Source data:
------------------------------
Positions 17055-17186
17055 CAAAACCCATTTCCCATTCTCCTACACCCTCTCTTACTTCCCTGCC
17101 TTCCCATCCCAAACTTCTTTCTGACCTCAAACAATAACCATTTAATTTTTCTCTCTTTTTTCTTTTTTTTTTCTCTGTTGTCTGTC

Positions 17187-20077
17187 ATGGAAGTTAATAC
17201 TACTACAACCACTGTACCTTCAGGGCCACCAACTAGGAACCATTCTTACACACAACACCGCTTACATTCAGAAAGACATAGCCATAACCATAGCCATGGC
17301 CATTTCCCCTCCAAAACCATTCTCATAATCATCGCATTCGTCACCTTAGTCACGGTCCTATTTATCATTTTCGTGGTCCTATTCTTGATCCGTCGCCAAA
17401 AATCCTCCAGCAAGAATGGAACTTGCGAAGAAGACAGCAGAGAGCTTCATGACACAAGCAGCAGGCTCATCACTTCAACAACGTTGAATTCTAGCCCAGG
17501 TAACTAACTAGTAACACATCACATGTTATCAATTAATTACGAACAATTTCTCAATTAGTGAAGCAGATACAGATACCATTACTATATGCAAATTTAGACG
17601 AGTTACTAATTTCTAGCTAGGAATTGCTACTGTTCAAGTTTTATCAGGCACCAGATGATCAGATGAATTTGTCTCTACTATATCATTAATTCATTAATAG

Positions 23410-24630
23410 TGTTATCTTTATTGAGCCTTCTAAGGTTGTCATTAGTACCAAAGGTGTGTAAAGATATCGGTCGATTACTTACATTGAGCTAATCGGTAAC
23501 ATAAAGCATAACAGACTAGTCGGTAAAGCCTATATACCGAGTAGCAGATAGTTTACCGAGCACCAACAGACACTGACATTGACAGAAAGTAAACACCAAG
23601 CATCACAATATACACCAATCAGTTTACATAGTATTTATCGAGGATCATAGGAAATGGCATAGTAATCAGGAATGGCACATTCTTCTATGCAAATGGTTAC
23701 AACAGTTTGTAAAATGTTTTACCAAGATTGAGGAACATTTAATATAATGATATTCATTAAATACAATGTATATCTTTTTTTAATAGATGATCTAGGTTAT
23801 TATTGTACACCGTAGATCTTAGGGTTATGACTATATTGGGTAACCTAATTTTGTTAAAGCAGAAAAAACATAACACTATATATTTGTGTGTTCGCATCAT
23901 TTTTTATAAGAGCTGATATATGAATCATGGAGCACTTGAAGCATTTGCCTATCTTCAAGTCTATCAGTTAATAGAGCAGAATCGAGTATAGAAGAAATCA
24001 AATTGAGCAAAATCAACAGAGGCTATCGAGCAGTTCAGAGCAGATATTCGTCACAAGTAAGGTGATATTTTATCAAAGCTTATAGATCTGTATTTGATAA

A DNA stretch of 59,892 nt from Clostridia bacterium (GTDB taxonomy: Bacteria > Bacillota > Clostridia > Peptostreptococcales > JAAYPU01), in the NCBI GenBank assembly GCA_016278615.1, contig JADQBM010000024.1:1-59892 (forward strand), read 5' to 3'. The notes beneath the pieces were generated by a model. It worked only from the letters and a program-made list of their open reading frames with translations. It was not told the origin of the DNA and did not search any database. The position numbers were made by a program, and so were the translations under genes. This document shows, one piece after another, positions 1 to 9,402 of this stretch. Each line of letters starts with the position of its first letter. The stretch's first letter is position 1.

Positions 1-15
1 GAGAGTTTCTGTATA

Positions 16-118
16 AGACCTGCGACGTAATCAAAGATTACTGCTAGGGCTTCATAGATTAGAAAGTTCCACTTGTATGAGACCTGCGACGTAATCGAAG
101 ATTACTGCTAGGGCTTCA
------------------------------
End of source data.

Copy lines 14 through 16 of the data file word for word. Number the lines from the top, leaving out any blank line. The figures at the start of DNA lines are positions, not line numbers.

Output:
23601 CATCACAATATACACCAATCAGTTTACATAGTATTTATCGAGGATCATAGGAAATGGCATAGTAATCAGGAATGGCACATTCTTCTATGCAAATGGTTAC
23701 AACAGTTTGTAAAATGTTTTACCAAGATTGAGGAACATTTAATATAATGATATTCATTAAATACAATGTATATCTTTTTTTAATAGATGATCTAGGTTAT
23801 TATTGTACACCGTAGATCTTAGGGTTATGACTATATTGGGTAACCTAATTTTGTTAAAGCAGAAAAAACATAACACTATATATTTGTGTGTTCGCATCAT